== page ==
0 1Professor of International Law, University of Pisa. This article has been written within the framework of the project on Italy's Neighbourly Relations, sponsored by the Italian National Research Council. The article does not take into account events which occurred after the end of November 1981. The author expresses his gratitude to Mr. Carmelo Falzon, Professor of English Language and Literature at the University of Messina, for his help in the translation, from Maltese, of the Parliamentary Record of Malta's House of Representatives quoted in the text.
1 As will be detailed later, the object of the Exchange of Notes (the text of which is reproduced in the present Yearbook) consists of two instruments: a) the first is closely connected with Malta's neutrality - i. e. the Declaration concerning Malta's neutrality, issued by Malta and the Italian Declaration recognizing and guaranteeing the Island's neutra- lity ; b) the second is related to cooperation between the two countries - i. e. the Protocol relating to financial, economic and technical assistance. This research, being related to the neutrality of Malta alone, will not deal with the Protocol, except in as far as it is connected with the problem of neutrality. The content of the Protocol is worth briefly summing up. It envisages three forms of economic help by Italy to Malta: i) 12 million U S dollars in aid, yearly, and for a period of five years as from 1979; ii) a concessionary financial credit of 15 million U S dollars "to be utilized in development projects to be identified by agreement" between Italy and Malta; iii) "an amount of not less than four million" U S dollars "per annum, to be utilized before the end of 1983" and assigned to programmes of economic, social and technical development. � Obviously no account is taken of the demilitarization of territories, such as the Dodecanese Islands (see DRAKIDES, "Le sort actuel des delimitarisations en Mediterranee - Italie, Grece", 30 RHDI (1977), p. 43 ff.) or of special statuses - such as Cyprus - which cannot be equated to permanent neutrality (see LAVROFF, "Le statut de Chypre", 65 RGDIP (1961), p. 544).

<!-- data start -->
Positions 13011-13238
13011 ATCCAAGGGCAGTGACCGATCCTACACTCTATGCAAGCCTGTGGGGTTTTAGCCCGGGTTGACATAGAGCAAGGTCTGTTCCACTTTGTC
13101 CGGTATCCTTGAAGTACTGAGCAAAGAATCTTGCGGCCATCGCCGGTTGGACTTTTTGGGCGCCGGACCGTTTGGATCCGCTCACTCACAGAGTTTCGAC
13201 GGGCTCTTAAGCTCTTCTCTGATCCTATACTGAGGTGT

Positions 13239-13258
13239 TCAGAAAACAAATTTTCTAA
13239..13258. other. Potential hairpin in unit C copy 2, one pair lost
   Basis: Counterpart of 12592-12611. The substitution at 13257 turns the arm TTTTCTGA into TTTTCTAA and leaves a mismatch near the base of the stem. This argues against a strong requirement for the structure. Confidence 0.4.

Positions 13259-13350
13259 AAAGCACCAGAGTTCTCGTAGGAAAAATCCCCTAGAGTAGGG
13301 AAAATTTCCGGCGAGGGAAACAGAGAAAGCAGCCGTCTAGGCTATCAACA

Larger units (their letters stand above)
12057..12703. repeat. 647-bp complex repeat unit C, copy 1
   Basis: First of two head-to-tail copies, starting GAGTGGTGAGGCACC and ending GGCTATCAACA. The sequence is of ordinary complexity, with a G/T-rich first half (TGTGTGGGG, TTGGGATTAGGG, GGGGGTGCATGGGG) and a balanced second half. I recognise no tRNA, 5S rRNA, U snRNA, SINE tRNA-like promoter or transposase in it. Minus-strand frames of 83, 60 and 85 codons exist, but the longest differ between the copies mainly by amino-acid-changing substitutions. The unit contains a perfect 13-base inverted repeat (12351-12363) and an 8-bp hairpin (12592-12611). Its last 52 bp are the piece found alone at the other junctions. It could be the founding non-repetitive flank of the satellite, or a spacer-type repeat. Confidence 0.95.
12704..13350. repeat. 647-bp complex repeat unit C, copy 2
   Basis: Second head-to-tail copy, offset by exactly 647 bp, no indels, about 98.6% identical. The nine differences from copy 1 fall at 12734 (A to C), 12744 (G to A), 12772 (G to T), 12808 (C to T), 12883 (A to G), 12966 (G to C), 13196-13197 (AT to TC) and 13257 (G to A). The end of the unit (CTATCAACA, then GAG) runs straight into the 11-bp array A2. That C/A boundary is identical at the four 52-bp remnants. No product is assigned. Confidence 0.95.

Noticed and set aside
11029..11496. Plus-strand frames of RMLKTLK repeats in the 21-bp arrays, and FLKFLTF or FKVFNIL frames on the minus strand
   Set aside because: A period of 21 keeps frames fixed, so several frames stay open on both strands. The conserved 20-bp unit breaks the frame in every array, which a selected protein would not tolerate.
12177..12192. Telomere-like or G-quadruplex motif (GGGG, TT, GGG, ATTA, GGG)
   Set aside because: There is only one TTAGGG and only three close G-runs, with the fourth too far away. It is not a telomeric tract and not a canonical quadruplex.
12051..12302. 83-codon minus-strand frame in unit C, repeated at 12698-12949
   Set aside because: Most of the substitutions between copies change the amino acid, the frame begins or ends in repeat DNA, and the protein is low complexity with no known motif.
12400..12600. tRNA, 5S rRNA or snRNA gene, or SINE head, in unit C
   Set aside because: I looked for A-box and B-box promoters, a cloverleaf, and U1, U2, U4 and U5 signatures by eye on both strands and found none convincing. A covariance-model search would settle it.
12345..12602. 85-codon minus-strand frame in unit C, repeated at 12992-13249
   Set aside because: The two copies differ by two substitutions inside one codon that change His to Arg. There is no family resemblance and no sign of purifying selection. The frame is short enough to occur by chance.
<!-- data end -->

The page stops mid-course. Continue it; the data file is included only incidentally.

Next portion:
3 Of the Mediterraneean States, only the following took full part in the negotiations and signed the Final Act of the Conference on Security and Cooperation in Europe: Cyprus, Greece, Italy, Malta, Monaco, Spain, Turkey and Yugoslavia. The Mediterranean region is dealt with in the Helsinki Final Act both in the Document on Confidence - Building Measures, and in "basket" II (Co-operation in the Field of Economics, of Science and Technology and the Environment: Questions relating to Security and Co-operation in the Mediterranean). The link between European security and security in the Mediterranean area is specified in both documents. On the problem of the extension to the Mediterranean area of the principles governing European security, see FERRARIS, Testimoniarze di un negoziato, Helsinki - Ginevra - Helsinki T972-75, Padova, 1977, p. 500�'f. BLACK, FALK, KNORR, YOUNG, Neutralization and World Politics, PrlriCetOri, 1968, p 67ff.
5588 UNTS, p. 55. 6588 UNTS, p. 125. 7 See MALLIA, "The Development of Malta-EEC Relations", in The Mediterranean Po- licy of the EEC (Atti del Convegno Internazionale organizzato dal Seminario di Studi Po litici e Sociali dall'Istituto Universitario Orientale, Napoli, 28-29 marzo 1980), Napoli, 1981, p. 170 off. See also VELLA BONICI, "Malta's Position and the EEC's Mediterranean Policy", ibidem, p. 293ff. 8 On this and the following events, see the analysis by MICALLEF, "Mediterranean Maverick, Malta's Uncertain Future", The Round Table, 1979, p. 238 off. Cf. also STERPEL- Loc·rE, "Orientamenti e azioni dell'Italia nel campo internazionale", 25 Arnuario di politica internaxionale (1972), pp. 34-37; ibidem, 972-974.